Nutrition guidelines can make things look very cut and dry. They tell us to get this amount of that vitamin and that amount of this mineral. Separating out nutrients this way makes the guidelines relatively easy to understand. And this kind of thinking probably helps us avoid diseases of nutritional deficiency, such as scurvy (not enough vitamin C) or pellagra (not enough niacin).
But most nutrients don't fly solo. They interact — sometimes they join forces, other times they cancel each other out. You have probably heard before that eating vitamin-rich food is better for you than taking a vitamin supplement. One reason why this is true is that food contains a mixture of nutrients that interact with one another in each mouthful.
The following is a list of nutrients that work in pairs. It's just a sampler, and far from a complete catalog. But hopefully, it will help you when you're choosing what to eat.
Vitamin D and calcium
Like most nutrients, calcium is mostly absorbed in the small intestine. Calcium is important because it strengthens bones, but the body often needs vitamin D's assistance to absorb the nutrient. Vitamin D also has many other benefits throughout the body. The official nutrition guidelines recommend that adults get 1,000 milligrams (mg) of calcium and 400 international units (IU) of vitamin D daily. For older adults, the recommended daily allowance is a bit higher: 1,200 mg of calcium starting in your 50s, and 600 IU of vitamin D starting in your 70s.
Sodium and potassium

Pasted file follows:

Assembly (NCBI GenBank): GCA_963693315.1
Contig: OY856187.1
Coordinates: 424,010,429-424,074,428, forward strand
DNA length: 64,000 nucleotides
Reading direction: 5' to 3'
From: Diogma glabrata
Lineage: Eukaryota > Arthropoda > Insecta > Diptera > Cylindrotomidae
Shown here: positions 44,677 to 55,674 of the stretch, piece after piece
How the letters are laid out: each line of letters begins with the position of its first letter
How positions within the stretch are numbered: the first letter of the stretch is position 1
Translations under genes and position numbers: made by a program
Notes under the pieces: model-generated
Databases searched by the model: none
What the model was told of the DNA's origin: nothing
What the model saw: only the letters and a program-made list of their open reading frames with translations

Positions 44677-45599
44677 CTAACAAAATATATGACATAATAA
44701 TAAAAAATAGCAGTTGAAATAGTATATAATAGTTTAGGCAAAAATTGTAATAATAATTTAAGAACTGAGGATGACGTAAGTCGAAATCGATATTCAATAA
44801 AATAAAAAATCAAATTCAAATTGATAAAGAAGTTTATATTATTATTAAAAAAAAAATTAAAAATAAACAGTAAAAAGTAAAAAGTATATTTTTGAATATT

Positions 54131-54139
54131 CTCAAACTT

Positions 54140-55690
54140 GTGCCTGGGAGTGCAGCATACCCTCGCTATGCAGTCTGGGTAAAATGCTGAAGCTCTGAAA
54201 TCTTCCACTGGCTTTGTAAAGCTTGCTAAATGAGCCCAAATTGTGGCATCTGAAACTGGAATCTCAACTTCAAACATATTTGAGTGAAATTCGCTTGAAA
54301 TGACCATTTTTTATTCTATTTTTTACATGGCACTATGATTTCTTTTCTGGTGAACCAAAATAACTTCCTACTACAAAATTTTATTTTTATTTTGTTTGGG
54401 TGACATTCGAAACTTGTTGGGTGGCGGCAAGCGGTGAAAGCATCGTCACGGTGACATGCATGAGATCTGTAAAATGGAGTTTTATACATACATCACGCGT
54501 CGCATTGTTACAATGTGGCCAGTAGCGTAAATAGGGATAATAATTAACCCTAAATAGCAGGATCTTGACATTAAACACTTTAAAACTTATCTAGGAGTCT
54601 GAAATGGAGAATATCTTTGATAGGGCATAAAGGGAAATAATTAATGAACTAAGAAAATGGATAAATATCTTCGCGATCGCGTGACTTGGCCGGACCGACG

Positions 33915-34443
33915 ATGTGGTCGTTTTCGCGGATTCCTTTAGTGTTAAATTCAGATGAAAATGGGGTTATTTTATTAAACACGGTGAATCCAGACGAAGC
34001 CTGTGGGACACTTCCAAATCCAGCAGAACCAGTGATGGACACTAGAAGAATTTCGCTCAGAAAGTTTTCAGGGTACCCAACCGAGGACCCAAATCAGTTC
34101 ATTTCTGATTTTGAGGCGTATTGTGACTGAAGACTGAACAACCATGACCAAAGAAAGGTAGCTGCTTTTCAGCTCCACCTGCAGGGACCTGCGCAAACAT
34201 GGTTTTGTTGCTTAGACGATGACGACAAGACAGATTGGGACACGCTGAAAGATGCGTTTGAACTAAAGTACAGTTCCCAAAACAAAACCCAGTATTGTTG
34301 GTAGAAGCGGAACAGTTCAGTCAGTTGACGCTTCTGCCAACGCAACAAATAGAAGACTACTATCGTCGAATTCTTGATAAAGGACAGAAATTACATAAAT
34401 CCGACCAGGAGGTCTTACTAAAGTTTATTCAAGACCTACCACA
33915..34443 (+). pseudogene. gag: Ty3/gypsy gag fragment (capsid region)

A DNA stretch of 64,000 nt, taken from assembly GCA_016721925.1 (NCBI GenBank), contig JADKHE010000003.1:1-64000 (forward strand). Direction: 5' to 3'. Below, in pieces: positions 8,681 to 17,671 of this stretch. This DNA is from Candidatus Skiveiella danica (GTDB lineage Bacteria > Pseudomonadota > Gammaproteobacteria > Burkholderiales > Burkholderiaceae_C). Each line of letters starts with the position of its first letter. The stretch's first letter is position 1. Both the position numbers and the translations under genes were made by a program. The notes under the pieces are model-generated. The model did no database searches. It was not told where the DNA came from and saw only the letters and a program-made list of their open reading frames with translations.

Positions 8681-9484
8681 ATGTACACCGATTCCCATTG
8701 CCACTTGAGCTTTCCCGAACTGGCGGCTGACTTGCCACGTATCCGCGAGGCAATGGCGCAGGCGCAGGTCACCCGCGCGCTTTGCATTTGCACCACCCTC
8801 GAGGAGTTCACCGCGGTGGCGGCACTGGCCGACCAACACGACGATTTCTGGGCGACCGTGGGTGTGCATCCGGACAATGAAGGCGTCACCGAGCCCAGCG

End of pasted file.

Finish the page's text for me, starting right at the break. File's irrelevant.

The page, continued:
Excess sodium interferes with the natural ability of blood vessels to relax and expand, increasing blood pressure — and increasing the chances of having a stroke or heart attack. But potassium encourages the kidneys to excrete sodium. Many studies have shown a connection between high potassium intake and lower, healthier blood pressure. According to the current guidelines, adults are supposed to get 4,700 mg of potassium and 1,200 mg to 1,500 mg of sodium daily.
Vitamin B12 and folate
Vitamin B12 and folate (also one of the eight B vitamins) form one of nutrition's best couples. B12 helps the body absorb folate, and the two work together to support cell division and replication, which allow the body to replace cells that die. This process is important during times of growth in childhood, and throughout the body of adults as well. Cells that line the stomach and the cells of the hair follicle, for example, divide and replicate often. Nutrition guidelines recommend 2.4 mg of B12 and 400 mg of folate daily.
Zinc and copper
Copper and zinc don't work together — they actually compete for places to be absorbed in the small intestine. If there's a lot of zinc around, copper tends to lose out and a copper deficiency may develop.
Niacin and tryptophan
Niacin is one of the B vitamins, although it rarely goes by its B-vitamin moniker, B3. The daily niacin requirement is 16 mg for men and 14 mg for women. Niacin deficiency causes pellagra, a disease that causes a bad rash, diarrhea, and dementia. Tryptophan, an amino acid, is a source of niacin.
Copyright@2019, distributed by Tribune Content Agency. All rights reserved.